Wednesday, December 23, 2009


As the year wraps up, I'm doing a little bit of mental housecleaning. I read about this little controversy a couple of months back, had some thoughts, but then I got distracted. As happens. But I did want to weigh on it.

I think Laura Parker was totally right. Albee is indeed an old fogey with outdated ideas about the way a playwright should be. If the interview he gave in Australia was in any way like the interview he gave at my grad school a while back, I can definitely imagine her walking away thinking, "Jeez. I'm not even sure this guy likes anyone in the world."

Just for shits and giggles, I think the same of David Mamet. A dinosaur, mucking around in the tar pits. Okay, a very, very successful and rich (well, maybe not so successful after all) dinosaur who will probably live a long time, but you get the picture.

Either way, I think they're both equally mired in old school thinking. And a fair dollop of just plain orneriness. Seriously. That Michael Riedel bit about the royalties for American Buffalo? Dude.

But onto Messr. Albee. He did indeed come to speak at my grad school when I was a student there and we all crowded into the hall to hear him. To give him his full credit, he is known as a teacher and he was gracious with his time and energies. It's just that, after an hour and a half with him, you didn't want to work in theatre at all.

I think one of the great, more modern advances in the general thinking about theatremaking is the idea that it's a collaborative art, that the play begins as a text, words on a page put there by one person's hand, but in the hall, it becomes something...else. Something more. More than the sum of its parts. There's been a lot of talk about the director's art and how to describe what a director brings to the table and it's all interesting, but this is all a relatively new development in theatre. I personally think it's a good thing.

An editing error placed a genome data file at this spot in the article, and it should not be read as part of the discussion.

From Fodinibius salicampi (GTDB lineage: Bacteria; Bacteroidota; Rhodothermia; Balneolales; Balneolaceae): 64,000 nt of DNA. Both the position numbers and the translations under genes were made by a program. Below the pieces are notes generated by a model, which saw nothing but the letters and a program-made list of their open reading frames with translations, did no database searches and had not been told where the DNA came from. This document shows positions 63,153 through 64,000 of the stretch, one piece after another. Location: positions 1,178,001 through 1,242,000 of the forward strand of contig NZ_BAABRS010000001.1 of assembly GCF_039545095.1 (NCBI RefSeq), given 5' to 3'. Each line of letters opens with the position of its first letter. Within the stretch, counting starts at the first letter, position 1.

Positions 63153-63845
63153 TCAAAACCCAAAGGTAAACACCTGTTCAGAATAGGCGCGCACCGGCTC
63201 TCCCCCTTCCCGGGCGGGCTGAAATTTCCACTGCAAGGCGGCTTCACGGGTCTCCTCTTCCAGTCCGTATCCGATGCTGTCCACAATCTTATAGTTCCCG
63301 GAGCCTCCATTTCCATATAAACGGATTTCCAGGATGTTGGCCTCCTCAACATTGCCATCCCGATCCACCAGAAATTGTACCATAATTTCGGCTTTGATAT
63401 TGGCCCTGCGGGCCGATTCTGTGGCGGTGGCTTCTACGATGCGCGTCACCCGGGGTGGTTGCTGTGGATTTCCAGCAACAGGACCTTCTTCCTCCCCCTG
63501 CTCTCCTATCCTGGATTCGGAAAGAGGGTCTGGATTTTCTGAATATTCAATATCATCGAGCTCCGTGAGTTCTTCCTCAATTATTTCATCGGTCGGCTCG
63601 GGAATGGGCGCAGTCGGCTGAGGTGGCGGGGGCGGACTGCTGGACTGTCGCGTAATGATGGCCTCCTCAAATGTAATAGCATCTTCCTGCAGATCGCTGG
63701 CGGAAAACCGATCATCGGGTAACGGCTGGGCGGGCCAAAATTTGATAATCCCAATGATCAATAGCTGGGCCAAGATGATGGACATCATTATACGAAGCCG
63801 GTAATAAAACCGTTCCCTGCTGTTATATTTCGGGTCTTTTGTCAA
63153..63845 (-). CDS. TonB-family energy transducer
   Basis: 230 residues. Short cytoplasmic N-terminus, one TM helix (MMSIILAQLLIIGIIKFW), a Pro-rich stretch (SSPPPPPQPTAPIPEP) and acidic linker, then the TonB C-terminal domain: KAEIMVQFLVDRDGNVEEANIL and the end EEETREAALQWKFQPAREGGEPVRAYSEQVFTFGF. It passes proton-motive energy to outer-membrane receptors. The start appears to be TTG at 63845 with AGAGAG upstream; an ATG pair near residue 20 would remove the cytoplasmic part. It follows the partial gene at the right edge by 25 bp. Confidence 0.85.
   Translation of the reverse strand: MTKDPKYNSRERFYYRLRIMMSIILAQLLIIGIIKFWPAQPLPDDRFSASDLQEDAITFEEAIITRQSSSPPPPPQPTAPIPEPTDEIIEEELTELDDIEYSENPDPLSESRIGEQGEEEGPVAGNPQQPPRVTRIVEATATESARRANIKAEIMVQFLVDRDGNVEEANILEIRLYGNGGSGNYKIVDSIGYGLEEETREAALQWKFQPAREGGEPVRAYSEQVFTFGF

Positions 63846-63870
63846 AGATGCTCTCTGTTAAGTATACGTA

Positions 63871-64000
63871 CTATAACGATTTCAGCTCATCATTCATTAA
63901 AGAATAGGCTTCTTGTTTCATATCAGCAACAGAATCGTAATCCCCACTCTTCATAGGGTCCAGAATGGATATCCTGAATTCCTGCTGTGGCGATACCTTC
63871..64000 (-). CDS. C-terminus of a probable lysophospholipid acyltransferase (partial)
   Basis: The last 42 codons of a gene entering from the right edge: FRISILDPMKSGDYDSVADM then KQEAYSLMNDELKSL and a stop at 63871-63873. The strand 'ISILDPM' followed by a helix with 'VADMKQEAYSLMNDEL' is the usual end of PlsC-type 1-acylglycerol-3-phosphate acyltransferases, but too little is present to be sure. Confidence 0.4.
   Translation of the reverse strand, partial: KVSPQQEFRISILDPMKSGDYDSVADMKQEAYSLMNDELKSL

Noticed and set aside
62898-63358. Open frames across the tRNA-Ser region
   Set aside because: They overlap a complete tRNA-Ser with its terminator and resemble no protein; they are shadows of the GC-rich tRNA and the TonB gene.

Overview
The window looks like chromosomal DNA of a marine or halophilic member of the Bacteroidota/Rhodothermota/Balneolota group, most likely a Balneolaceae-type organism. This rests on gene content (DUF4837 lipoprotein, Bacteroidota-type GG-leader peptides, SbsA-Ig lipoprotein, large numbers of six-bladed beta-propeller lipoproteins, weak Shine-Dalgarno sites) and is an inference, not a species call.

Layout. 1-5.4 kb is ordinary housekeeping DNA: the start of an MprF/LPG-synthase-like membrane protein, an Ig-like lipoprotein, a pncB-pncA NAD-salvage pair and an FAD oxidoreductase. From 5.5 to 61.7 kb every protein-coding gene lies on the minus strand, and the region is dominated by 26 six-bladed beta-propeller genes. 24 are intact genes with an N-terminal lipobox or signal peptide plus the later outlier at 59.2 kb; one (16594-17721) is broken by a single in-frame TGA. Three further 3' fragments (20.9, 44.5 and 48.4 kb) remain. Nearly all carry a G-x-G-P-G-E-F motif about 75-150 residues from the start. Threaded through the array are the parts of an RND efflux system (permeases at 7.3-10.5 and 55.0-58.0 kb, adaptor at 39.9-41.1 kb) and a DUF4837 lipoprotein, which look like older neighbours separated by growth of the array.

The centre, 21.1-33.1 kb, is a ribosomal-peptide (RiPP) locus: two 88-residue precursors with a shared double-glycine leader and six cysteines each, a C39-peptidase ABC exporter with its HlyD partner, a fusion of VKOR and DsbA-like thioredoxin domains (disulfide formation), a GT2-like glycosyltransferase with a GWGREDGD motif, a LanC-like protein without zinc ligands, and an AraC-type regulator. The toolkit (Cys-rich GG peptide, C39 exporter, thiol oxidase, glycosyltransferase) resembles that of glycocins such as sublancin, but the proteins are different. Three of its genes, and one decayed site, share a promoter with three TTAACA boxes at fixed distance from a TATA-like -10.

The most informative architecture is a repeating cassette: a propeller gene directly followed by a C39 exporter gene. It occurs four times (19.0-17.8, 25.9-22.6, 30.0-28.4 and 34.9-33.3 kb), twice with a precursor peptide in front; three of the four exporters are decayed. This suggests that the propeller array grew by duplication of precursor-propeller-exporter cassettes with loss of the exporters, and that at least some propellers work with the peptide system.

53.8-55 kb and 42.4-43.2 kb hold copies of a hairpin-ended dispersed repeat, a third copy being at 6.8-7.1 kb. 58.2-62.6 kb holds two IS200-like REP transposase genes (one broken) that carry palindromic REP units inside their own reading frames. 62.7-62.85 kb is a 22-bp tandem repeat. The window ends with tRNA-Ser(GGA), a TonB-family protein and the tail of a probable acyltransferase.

But to hear Albee's all about the playwright. End of story. He's a big proponent of the Artist as Magician. When he spoke to us, he said that some people were playwrights, whether they write plays or not, and some people just aren't, no matter how many plays they write. It's just something intrinsic to their nature and no amount of training or craft will actually do them any good. Talking about his own plays, he said that he walks around, musing, going about his business and then, one day, finds himself "with play." Then he writes the whole thing down, leaving a few lines in so the director feels like he's doing something. No rewrites, no revisions. That's it.

I think that's really old school. And not in a good way.

There's a distinct difference between the situation that Laura found herself in here, and the situation Bruce Norris describes here, where the director is going completely off the reservation and refuses to actually collaborate. Collaboration should be the goal and when either side digs in their heels and doesn't want to play along, the whole waterworks falls apart. You might get a good play, a fine play even, but you can get a better one when you work together.

And speaking of working together, we have Messr. Mamet. Now, to be honest, when I think talkback, my skin crawls. To re-phrase the old joke about Hitler in New Haven, I'm pretty sure that wherever Hitler is right now, he's doing a talkback after a reading. Because he's in hell. Get it! Moving on. So I can see, if it was one of those things where you sit on the stage with a fake smile plastered on your face and you get asked why you made your characters so stupid, I would never want to do it either. But the way that it's described by Michael, it actually sounds pretty cool. It invites the audience into the experience in a new way. We don't just send people out into the bars to talk to just the people they came with, but to talk to other people in the audience, to hear differing opinions, connect with each other.

We want engaged audiences and audiences want to be engaged. They want forums and chat rooms and phone numbers to text to affect the outcome of the story. Giving them a little of that in the theatre could have changed the experience. Make it more of a two-way street. Instead Mamet opted for the old model: they're the passive receptor, I hold them captive for 80 mins., take their money and then let them go. All that's missing is the ransom note.